Friday, June 25, 2010

THE TREE-CUP TREE

In these first few days of young Summer, the whole world seems to be ripening and swelling and leaping ahead of the hours of the days.



The sunshine lasts far into what seems night, for we’ve been settling into the evenings before eight, having our dinners indoors for escape from the humid heat. We usually have our dinners on trays with a TIVO of something from last night, or even from before the children arrived for their visit. After dinner, dessert, the close of whatever innocuous thing we're trying to concentrate on, our eyes stagger to the window, still framed in the bright day toward the West, and we're astounded it's not midnight. Our pace most usually resembles this:



After the scurry of the days with our little one, evenings take a long time for that breath of relaxing, of settling in, of letting down our watch after the days running after, of the total BEING THERE in these little moments---for transition into the time it takes to deprogram our minds and hearts from the great responsibility and the great honor of this trust.

This morning, despite the days of dishes in the sink---testament to the call of the cooler outdoors lately---we stayed OUT. We wandered the yard, inspected the garden, pulled a few tee-ninecy trees from the immense forest of maples encroaching amongst what MIGHT be the flowers we planted. It’s hard to see the teensy roundnesses of wee leaves amongst that hardy, hearty crewcut of GRASS which is beginning to carpet the garden. That rain must have been RogAINe for grass.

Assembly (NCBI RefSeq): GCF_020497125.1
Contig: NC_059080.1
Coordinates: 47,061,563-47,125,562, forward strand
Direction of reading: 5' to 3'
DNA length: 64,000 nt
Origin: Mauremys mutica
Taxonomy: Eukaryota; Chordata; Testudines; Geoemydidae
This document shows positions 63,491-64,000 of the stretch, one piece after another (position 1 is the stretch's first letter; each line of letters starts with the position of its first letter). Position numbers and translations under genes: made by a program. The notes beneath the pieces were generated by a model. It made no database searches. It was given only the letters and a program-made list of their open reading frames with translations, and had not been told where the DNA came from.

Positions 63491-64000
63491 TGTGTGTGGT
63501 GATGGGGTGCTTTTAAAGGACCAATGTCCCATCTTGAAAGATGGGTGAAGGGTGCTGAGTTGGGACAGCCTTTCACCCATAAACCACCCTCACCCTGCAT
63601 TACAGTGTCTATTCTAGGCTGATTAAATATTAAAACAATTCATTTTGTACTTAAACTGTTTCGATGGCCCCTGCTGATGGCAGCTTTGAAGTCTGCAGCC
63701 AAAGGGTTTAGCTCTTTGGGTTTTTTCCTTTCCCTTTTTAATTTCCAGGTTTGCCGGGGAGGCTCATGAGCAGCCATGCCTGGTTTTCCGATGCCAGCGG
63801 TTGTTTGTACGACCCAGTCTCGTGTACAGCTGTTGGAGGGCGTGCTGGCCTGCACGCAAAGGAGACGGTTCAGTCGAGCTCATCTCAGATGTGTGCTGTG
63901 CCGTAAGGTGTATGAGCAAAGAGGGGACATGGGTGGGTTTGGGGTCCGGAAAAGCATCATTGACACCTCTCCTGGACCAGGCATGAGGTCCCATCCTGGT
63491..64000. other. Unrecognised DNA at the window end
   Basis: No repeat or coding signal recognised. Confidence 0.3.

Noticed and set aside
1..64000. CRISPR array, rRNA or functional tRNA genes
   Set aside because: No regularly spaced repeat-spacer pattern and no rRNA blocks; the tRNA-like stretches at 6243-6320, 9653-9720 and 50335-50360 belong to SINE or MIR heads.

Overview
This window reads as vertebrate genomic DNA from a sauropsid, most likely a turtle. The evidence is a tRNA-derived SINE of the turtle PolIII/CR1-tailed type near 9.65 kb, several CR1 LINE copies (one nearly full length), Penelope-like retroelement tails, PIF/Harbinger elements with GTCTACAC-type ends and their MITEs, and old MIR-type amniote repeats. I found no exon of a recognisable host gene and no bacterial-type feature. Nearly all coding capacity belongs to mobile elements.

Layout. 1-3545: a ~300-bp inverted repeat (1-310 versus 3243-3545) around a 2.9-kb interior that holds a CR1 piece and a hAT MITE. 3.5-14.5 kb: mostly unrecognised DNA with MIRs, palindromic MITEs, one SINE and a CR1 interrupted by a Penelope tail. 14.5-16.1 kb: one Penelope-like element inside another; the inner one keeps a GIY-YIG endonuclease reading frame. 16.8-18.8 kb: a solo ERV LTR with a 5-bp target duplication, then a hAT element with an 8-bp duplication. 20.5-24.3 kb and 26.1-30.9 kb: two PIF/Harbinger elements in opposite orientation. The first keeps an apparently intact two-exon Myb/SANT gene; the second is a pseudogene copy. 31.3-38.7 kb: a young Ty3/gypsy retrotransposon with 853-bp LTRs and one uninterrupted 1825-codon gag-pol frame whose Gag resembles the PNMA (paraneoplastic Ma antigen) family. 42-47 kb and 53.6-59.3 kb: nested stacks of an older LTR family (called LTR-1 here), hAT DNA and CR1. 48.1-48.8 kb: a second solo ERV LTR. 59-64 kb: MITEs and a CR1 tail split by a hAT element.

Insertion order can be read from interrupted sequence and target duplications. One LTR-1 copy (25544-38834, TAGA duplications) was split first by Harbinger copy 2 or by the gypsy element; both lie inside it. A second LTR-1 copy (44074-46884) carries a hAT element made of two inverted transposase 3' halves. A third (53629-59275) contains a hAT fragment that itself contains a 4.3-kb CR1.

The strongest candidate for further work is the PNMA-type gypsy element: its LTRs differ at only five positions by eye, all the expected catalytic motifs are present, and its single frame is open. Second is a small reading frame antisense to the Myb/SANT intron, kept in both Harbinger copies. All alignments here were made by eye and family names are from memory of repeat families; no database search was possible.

And we finished our yesterday’s task---we tied the last ribbon, we climbed the ladder and found stems and nubs suitable for the hanging, and we completed our “TREECUP TREE.”



It’s a little bit gaudy, a little bit sentimental, and a whole lot US in the layout and the making, and there’s nothing wrong with that, I think. There are strings of old ONE OF cups, and a small slender white single-pot dangles side-by with a chubby short green model, cheery with apples, whose lid and matching cup hang a-dangle like a china Calder.



It was our fun of the last couple of days, that cup-tree---poking through shelves and cabinets for likely additions, choosing the weary and the worn, the precious and the chipped, the bright happy sheen of the Tiffany cups (my very first purchase at a Thrift Shop when we moved here twenty years ago). The big, unmistakable blue box had a promising heft, and and the no-rattle shake of good packing. The sticker on the box lid read $10.00.

I’d looked at the price twice as I opened its treasures---six lovely satiny dessert plates, in a blue floral pattern with cups and saucers to match. Two pieces of paper in the bottom of the box were provenance and history: A card “to Susan and Matt, with our best wishes” and a Tiffany sales ticket, hand-written, enumerating the eighteen pieces, from the 70’s, with a price of $108-and-tax.

And now the six cups swing from Tiffany blue grosgrain at varying heights in the Treecup Tree---our morning well spent, our Little One and Caro and I, tying various ribbons and bows and choosing spots and limbs and angles for best effect.